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remembering jean delord
From Bob Ricks ’58

Jean Delord was my senior year physics professor and hired me to do solid state physics work at Tektronix when he was their director of research. These two reasons alone would justify my saying he had a major impact upon my life. Jean, however, was more than a teacher, physicist, and manager. Others have discussed his interests in worldwide concerns from World War II through the end of the twentieth century. I would like to share a more personal example of the pleasure he took in the romantic outlook instilled during his youth in France. At one point, while Jean was director of research at Tektronix, a production group was being given eye exams in the library. Jean saw that the examiner was an attractive summer student. His instruction to me was to wait until the other group departed and then go get my eyes checked. She and I had a discussion about why I was not on her list to have an eye exam and if she needed a ride home after work. In subsequent years there was a twinkle in Jean’s eyes as he told my wife that he claimed credit for the matchmaking that resulted in our marriage in 1961.

From Fred Rogers ’66

I was very saddened to read about the passing of Jean Delord. Jean was my thesis adviser, a task at which he labored with consistent good humor and patience. He supported and inspired me through the process of producing a work of some modest usefulness, and in doing so proved yet again that a very good instructor can get results out of even the least promising of students. February’s Reed arrived, by coincidence, on a day after I happened to look back at Carter Weiss’s 1965 Griffin. I had turned again at the peace demonstration photos from the winter of ’64–’65, and thought, gosh, here we go again. I then remembered that Jean Delord was the first faculty member that I happened to notice in attendance at a peace demonstration (probably one of those shown in that Griffin). I remembered being struck by his typical composure, and being impressed that he was there along with a bunch of motley students. But how characteristic that was of a man who had lived in occupied France, resisted the Nazis, and then lived through the disastrous French adventure in Indochina and never forgot its lessons. I suspect that everyone who knew Jean Delord soon realized that he was an extraordinary citizen of the world as well as a fine scholar. He was a good and gifted man. I wish I’d told him so while I still had the opportunity.

From Eileen Reierson MAT ’69

I have always been intimidated by the thought of making pie crust, so I enrolled in the recent alumni board-sponsored pie crust class taught by Johanna Colgrove ’92. A wonderfully disparate group—male and female, aged over eighty to under one—took part. By mistake I arrived at the classroom an hour early, so I whiled away the time by writing a few pie crust haiku:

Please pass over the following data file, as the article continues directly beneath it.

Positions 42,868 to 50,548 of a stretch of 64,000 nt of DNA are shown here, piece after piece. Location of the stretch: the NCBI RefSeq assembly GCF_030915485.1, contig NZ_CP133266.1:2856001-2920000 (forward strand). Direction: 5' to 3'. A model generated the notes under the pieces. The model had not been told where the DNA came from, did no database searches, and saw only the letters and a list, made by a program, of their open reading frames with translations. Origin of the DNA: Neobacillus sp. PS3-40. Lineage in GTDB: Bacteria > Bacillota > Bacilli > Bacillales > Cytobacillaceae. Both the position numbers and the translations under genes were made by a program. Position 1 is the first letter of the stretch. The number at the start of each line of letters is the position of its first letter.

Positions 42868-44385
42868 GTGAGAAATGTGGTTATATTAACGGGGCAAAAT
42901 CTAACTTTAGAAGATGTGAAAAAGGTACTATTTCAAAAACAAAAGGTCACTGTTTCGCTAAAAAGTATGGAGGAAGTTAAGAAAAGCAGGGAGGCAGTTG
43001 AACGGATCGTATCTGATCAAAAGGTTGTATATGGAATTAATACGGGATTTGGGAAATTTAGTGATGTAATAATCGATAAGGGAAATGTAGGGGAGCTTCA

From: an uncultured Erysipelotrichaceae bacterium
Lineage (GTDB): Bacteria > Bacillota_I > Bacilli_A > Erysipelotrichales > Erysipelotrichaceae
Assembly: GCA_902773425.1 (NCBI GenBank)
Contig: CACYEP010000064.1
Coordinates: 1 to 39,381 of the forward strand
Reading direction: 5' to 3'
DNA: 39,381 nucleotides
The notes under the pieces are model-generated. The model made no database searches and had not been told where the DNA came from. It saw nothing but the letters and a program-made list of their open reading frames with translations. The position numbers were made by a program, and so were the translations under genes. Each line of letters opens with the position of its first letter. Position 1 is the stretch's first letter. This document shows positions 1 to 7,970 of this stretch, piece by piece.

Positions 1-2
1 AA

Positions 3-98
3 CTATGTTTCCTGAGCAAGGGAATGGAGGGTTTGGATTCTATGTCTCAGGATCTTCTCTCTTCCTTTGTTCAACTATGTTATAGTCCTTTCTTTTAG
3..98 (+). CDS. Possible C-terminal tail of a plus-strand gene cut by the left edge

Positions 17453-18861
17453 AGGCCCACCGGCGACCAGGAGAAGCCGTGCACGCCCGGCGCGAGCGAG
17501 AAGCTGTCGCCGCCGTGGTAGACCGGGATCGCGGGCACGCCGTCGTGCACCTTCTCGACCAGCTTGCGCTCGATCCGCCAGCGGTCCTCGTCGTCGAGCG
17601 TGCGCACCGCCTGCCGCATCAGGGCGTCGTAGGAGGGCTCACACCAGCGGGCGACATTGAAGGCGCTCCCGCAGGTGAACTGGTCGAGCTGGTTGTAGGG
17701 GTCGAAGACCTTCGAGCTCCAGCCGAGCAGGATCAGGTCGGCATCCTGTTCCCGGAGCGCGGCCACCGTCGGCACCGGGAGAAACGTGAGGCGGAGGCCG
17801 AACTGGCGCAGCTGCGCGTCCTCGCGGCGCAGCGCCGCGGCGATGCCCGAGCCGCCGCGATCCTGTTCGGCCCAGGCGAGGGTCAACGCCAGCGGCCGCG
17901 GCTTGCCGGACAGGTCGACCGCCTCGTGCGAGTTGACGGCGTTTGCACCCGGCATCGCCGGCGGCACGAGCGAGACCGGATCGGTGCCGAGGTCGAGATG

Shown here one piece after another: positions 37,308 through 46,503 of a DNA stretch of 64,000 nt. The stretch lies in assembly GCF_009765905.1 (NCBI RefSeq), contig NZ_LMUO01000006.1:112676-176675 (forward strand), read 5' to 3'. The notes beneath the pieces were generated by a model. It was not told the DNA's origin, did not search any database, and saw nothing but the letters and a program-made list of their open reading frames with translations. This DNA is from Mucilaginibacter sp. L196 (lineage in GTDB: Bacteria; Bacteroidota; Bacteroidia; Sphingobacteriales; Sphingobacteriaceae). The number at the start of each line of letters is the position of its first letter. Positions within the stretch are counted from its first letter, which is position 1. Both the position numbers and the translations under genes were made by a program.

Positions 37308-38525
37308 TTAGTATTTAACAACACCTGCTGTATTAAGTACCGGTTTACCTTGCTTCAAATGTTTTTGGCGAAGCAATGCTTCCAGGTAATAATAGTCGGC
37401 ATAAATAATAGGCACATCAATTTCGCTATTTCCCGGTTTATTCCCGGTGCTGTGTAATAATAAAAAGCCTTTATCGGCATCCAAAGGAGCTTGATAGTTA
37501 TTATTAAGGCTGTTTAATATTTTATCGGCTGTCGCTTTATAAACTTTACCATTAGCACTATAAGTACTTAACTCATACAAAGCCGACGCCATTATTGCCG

An hour early,
I’ll watch the yellow leaves fall
And listen to the brook.
The rain drips and drips and drips.
I hope it won’t
Make my pie crust soggy.
Too old to master pie crust,
But I’ll bake
An apple pie for Francis.
In an empty room
At Reed.
The ghost of Lloyd Reynolds
Joins me.
Creek, logs, trees—
Still here.
How many years ago
Did my sons play Tom Sawyer?

The class was really fun. All the pies looked beautiful, but my crust was still rather tough, alas.

computing history revealed

From Robert Reynolds (honorary alumnus ’02)

I anticipate an interesting flurry of response to the quote of my friend Martin Ringle that “Reed first became involved with computing in 1968 (when an analog computer figured in a senior thesis)” in the February 2003 issue of Reed.

I’ll contribute my bit by mentioning that Joel Allen Salon’s 1965 physics thesis Approximate Solutions to Radial Distribution Functions of Gaseous Systems made extensive use of Reed’s then-mainframe, an IBM 1620 that did not want for academic use.

Further, Dennis Hoffman introduced systematic instruction in FORTRAN to the sophomore physics laboratories in academic year 1964-65.

From Bart Jones ’65

Interesting article by Kate Hobbie about Reed’s use of IT. She quotes Marty Ringle: “Reed first became involved with computing in 1968.” Actually it was at least three years earlier. In 1964–65 an IBM 1620 was installed in Eliot basement. Professor Alfred Bork taught elementary FORTRAN programming to all of us in Nat Sci 110, for numerical integration of orbit equations. This was very early days for the use of computers in physics. Bork published at least one paper on the subject, and I believe he left Reed soon after for a position where he could specialize in it.

That same IBM 1620 provided Peter Norton ’65 his first crack at writing programming tools, leading to his later widespread Norton Utilities.

image of reed
From Rudolf Wagner ’52

Whenever I introduce myself as a Reed graduate I get very mixed impressions. When I am back East attending some function and I mention that I went to Reed, I hear ahs, and I’m bestowed with much pleasing recognition. Yet, when I’m in Portland the reaction is quite negative. Only three months ago I received a call from a person in Lake Oswego. As we got into conversation I let it be known that I attended Reed. Immediately this person let me know that he holds Reed in low regard. I asked him why and he mentioned that there was a student at Reed in the 1920s who went to the Soviet Union full of enthusiasm for communism and then returned completely demoralized and disappointed with what he experienced there. I just can’t understand why such a fine educational institution as Reed should carry forever a black mark in the Portland area.

End of Article
Reed Magazine February 2003